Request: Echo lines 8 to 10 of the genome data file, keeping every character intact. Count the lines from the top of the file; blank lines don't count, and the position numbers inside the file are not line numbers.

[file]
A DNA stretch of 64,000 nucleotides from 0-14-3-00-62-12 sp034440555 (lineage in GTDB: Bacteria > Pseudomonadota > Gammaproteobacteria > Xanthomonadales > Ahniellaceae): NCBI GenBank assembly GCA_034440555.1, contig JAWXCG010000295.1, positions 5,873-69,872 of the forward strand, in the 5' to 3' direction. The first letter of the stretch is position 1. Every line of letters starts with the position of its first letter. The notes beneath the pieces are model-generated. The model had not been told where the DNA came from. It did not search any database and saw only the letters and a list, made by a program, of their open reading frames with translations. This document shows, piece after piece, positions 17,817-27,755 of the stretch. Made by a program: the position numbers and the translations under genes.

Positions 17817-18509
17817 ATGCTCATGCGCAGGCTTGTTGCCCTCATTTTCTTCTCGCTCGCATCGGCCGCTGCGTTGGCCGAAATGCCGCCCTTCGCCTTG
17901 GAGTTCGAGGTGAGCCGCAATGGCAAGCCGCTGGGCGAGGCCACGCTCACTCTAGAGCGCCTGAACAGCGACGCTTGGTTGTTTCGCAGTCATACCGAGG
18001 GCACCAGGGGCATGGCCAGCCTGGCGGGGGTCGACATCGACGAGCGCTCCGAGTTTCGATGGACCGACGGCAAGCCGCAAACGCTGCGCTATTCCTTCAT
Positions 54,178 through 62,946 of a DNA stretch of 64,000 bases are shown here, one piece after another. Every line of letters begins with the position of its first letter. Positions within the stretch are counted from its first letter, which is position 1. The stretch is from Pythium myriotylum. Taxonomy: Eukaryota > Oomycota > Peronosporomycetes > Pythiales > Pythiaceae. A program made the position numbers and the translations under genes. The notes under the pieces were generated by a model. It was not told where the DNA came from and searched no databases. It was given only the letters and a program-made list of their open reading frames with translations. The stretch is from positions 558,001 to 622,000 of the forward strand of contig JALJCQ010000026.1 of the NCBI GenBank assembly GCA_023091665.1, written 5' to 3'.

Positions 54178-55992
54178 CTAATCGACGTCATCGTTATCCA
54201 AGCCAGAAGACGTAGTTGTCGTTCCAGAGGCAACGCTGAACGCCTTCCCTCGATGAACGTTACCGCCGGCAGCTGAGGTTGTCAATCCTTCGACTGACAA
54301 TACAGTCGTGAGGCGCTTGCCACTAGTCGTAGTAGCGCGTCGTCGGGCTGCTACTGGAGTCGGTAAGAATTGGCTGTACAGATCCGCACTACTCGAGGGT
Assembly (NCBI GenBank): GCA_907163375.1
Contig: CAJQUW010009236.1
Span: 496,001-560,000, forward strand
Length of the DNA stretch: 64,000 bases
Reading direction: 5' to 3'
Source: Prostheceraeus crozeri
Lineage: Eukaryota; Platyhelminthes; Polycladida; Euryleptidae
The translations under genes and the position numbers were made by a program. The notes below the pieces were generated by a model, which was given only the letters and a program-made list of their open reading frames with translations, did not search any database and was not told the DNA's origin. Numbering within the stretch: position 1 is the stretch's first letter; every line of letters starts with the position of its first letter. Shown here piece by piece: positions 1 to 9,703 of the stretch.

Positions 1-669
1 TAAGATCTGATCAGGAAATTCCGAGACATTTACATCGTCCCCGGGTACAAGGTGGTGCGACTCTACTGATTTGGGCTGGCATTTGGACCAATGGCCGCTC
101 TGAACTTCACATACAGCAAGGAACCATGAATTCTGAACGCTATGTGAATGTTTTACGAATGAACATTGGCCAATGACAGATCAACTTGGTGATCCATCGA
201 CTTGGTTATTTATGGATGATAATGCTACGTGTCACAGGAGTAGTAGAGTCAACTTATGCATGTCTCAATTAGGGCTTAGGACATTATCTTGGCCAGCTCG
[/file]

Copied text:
54178 CTAATCGACGTCATCGTTATCCA
54201 AGCCAGAAGACGTAGTTGTCGTTCCAGAGGCAACGCTGAACGCCTTCCCTCGATGAACGTTACCGCCGGCAGCTGAGGTTGTCAATCCTTCGACTGACAA
54301 TACAGTCGTGAGGCGCTTGCCACTAGTCGTAGTAGCGCGTCGTCGGGCTGCTACTGGAGTCGGTAAGAATTGGCTGTACAGATCCGCACTACTCGAGGGT